Recommendation 3: Engage the private sector

LU will only happen with a significant commitment by the private sector. Decades of under-investment have demonstrated that, in left behind places in particular, land and property values are often too weak to overcome deep-rooted market failures.  So the scope of policy interventions in support of LU needs to go wider – reaching into business rates, capital allowances, and regulation.  

The government’s commitment to Freeports, as well as its willingness to pull the business rates lever during Covid-19 (and potentially again with the current energy crisis), demonstrates the ability and capacity to target fiscal incentives both sectorally and spatially. Evidence from the experience of the first round of enterprise zones in the 1980s showed clearly that these could facilitate powerful ‘flow of funds” into left behind areas from institutional investors.

The Government is currently consulting on changes to the prudential regulatory regime for insurance firms (“Solvency II”).  If these reforms are delivered, they could see a substantial reduction in the risk margin which long term insurers are required to adopt, as well as other changes which will support investment in long-term assets. To illustrate the potential, recent work by the Impact Investing Institute estimates that, if Local Government Pension Scheme (LGPS) funds targeted on local impact investing were increased to just 5% of the total, this would unlock £16 billion. 

In short, there has never been a better time to position left behind places to attract institutional investment.  The challenge for local authorities and fund managers is to develop a coherent investment strategy at a spatial scale which will align need with opportunity and package this in ways that will appeal to investment managers looking for long-term environmental, social and governance (ESG) opportunities. The LU Spatial Opportunities Framework would help guide institutional investment to those places with strong alignment of need and opportunity.

Make Levelling Up part of the growth package

Levelling Up has been a policy priority in the UK for over a century.  Governments of all colours have understood the issues and experimented with policies to reduce spatial inequalities.  Despite success stories and useful lessons, all of these efforts have failed to bring about sustained improvement.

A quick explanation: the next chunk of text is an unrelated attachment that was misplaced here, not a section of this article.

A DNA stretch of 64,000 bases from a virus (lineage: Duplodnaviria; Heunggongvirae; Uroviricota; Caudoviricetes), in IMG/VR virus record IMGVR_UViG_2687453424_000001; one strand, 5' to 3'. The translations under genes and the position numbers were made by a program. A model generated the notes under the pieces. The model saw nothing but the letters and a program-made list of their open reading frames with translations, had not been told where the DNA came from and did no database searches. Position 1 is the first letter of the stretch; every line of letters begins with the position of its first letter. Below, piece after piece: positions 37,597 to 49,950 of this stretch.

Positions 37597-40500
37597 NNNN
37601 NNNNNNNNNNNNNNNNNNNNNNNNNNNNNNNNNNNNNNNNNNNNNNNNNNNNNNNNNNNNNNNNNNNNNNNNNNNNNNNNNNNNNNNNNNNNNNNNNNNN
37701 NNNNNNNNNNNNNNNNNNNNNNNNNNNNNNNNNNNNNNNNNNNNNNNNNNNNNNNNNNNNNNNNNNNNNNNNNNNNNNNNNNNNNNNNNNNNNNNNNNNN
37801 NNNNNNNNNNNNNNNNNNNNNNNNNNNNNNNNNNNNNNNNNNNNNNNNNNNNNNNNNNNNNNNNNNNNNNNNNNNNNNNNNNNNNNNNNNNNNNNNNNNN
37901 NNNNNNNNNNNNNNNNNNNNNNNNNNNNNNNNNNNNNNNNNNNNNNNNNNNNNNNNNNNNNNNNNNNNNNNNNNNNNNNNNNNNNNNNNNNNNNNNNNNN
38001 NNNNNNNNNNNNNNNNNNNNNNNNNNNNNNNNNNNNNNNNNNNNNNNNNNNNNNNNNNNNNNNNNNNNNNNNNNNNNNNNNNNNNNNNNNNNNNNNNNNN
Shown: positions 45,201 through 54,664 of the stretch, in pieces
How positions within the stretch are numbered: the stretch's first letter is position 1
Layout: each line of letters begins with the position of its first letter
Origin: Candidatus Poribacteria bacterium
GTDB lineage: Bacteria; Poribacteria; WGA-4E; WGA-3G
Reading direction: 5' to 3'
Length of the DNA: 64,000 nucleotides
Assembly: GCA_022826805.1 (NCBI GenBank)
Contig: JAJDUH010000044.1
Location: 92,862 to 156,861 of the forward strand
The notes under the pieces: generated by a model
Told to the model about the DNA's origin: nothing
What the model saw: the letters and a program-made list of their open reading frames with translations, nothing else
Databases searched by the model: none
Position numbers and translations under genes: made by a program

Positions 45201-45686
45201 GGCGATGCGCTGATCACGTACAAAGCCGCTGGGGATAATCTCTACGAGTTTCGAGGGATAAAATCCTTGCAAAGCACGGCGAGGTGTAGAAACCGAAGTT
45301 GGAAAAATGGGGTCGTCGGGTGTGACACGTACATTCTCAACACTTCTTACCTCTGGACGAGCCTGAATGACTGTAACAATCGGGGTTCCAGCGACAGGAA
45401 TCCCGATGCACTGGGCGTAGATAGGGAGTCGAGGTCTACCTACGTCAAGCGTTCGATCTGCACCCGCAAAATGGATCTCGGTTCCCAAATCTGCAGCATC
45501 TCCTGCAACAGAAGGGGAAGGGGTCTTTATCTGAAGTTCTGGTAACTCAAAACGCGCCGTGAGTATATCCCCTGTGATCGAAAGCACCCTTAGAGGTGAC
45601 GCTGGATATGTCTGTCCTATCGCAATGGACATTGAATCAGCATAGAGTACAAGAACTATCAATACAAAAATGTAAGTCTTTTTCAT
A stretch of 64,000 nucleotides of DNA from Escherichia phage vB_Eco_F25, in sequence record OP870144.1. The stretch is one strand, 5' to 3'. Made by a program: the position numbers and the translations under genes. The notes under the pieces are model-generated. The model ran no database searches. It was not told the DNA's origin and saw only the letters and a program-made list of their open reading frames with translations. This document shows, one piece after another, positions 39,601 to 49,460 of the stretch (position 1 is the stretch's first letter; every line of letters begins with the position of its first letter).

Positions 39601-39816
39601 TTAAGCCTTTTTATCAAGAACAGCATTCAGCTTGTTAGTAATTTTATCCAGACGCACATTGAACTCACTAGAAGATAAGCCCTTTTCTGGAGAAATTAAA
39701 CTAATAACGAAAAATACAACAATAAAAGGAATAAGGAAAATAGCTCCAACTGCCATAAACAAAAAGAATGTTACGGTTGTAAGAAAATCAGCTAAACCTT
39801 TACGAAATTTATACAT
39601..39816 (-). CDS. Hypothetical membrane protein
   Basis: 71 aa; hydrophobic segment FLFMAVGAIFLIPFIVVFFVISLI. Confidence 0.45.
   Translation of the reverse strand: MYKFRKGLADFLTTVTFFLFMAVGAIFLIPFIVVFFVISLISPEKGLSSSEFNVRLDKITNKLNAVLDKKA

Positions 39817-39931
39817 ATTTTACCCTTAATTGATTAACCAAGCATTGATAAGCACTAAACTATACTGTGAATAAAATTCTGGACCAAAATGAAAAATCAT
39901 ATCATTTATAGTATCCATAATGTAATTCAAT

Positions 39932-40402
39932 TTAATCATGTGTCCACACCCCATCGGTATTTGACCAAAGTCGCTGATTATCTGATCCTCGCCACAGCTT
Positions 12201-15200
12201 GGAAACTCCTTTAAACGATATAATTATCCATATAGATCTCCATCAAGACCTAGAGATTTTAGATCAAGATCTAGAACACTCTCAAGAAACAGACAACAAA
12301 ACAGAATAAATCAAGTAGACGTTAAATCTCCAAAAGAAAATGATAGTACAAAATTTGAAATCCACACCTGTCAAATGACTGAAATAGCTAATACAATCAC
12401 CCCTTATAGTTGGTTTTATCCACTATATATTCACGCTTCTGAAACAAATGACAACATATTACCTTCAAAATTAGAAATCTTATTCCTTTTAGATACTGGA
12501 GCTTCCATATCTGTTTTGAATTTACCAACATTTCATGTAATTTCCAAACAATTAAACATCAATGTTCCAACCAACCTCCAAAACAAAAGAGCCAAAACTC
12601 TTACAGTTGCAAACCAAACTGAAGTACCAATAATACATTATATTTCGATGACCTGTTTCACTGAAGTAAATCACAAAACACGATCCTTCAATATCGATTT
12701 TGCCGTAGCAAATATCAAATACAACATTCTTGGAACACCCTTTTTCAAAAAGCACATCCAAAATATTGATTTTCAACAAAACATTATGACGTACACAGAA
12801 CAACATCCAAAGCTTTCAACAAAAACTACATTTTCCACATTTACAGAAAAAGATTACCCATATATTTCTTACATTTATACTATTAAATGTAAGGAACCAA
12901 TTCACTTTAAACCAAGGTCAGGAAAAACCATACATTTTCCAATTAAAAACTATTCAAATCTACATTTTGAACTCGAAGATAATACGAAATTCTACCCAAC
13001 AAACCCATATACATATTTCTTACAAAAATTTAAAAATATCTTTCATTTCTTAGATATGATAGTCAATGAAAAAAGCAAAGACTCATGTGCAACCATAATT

At the time of writing, the cost of living crisis and the operation of critical national services are understandably at the top of the government’s agenda.  It looks as if the Truss administration will be keen to promote economic growth to help address these issues.  LU should be an essential ingredient in the growth package. It is not just about addressing inequalities. It is about ensuring that the productive potential of all parts of the country is harnessed to the growth purpose. 

More rounds of specific funds and regular reports to Parliament are not sufficient to bring about the change required.  LU can only be successful if clear spatial choices are made in the national interest, if the centre is permanently re-wired to ensure that the mainstream can be tilted to priority places and if local devolution of all relevant funding streams becomes a reality.  Let’s hope the Truss government can rise to the challenge and not just kick the LU can down the road – yet again.

Read the first part of the blog.

Authors

Geoff White

Geoff White is an economist who worked in HM Treasury and the Department of Trade and Industry before directing a wide range of policy evaluations with PwC, Public and Corporate...

Professor Pete Tyler

Affiliated Researcher

Pete Tyler is Emeritus Professor of Urban and Regional Economics at the University of Cambridge, UK, and Emeritus Professorial Fellow of St Catharine’s College, Cambridge, UK. His research interests cover...

Colin Warnock

Colin Warnock is an economist specialising in the appraisal, monitoring and evaluation of economic development, housing and regeneration projects.  His evaluation experience spans four decades and includes enterprise zones, regional...